"We scored this contract with SAS for a year, training all of our principals and teachers on how to use the EVAAS data," Hardy says. "That's powerful to know that this teacher did better with this group of kids than other teachers with similar groups of kids did in other parts of the state," especially given that high-quality teachers are the group's main goal.
The Knightdale 100's dedication has impressed Tim Simmons, vice president of communications for Wake Education Partnership, a nonprofit dedicated to public school advocacy. He has seen many organized parent groups in the county come and go.
"I don't know whether they know how much people refer to the Knightdale 100," Simmons says. "The first step is for people to at least know you're out there, and people know them. The schools won't turn around if there's not groups like them slugging it out."
The next big battle for the Knightdale 100, the members and Simmons agree, is to get the community to expect more of its schools.
"Kids succeed when they have opportunities that better expose them to different concepts and when the expectation is that they're going to succeed," Simmons says. "If you're not seeing the success you want, opportunities and expectations are two logical places to start."
And expectations are free.
"I'm proud of all the children in my community who are going to Knightdale schools, who are playing sports and getting good grades and taking AP classes," Hardy says. "Those kids who take advantage of the opportunities in a place like Knightdale are going to be the ones who make all the difference in our world 20 years from now."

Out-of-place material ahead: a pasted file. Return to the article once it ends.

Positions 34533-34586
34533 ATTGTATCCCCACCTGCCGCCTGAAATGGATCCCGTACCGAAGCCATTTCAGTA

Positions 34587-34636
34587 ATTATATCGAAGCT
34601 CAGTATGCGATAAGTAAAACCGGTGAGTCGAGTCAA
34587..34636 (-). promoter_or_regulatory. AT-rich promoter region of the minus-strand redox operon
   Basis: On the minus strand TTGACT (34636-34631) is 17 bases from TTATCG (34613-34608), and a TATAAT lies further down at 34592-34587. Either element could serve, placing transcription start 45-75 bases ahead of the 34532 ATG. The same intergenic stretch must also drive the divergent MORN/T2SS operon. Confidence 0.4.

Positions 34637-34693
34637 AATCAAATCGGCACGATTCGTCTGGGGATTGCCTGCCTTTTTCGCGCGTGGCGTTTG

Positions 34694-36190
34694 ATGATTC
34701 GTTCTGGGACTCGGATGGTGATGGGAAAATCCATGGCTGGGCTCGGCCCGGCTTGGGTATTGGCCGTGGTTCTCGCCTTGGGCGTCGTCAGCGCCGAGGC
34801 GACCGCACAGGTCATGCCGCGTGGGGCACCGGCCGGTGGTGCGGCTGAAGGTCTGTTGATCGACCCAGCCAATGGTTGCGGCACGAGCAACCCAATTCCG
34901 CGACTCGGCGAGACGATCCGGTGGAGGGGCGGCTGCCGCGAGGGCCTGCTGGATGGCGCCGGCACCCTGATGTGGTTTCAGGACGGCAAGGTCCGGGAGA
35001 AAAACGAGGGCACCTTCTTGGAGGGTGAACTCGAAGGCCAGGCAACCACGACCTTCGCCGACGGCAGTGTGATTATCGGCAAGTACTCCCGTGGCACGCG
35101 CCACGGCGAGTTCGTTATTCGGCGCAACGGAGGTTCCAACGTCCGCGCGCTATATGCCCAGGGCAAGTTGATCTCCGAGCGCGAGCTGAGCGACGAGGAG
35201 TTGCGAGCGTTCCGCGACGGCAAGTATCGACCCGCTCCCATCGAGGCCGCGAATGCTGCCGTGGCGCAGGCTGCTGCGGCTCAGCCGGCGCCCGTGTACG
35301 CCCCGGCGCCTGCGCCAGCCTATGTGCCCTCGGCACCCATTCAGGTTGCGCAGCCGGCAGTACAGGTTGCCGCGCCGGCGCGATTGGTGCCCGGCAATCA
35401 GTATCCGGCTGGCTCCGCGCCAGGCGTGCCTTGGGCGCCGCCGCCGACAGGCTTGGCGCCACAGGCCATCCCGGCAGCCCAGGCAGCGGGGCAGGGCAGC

Wheeler: 919-829-4825

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Knightdale 100 Excellence in Teaching Award Winners (Knightdale Elementary School)

Monday, October 17, 2011

Knightdale Elementary School Third Grade Math Team
2010 - 2011 Student Proficiency in Mathematics Above District Levels
Chris McClellan, Shelia High (not pictured), Keith Ryan (not pictured)

Knightdale 100 Excellence in Teaching Award Winners (East Wake Middle School)

East Wake Middle School Algebra Team
2010 - 2011 Student Proficiency in Mathematics Above District Levels
Rebecca Raper, Kenneth Leary, Emily Hooks (not pictured)
Left to right

East Wake Middle School Seventh Grade Math Team
2010 - 2011 EVAAS Growth in Student Achievement Above State Levels
Laura ShuteKeauna Vinson, Pat Agoncillo (not pictured)
pictured from left to right

Knightdale 100 Excellence in Teaching Award Winners (Forestville Road Elementary)

Forestville Road Elementary School Fourth Grade Math Team 
2010 - 2011 Student Proficiency in Mathematics Above District Levels
Mary McNall, Sarah Starkey, MacKenzie Hopkins, Malinda Rader, Dawn Swiger, Beth Edmonds (not pictured)
From left to right

Knightdale 100 Excellence in Teaching Award Winners (Lockhart Elementary)

Lockhart Elementary School Third Grade Math Team
2010 - 2011 Student Proficiency in Mathematics Above District Levels
Tammy Reid, Kellarie Buff, Laura Rubish (from left to right)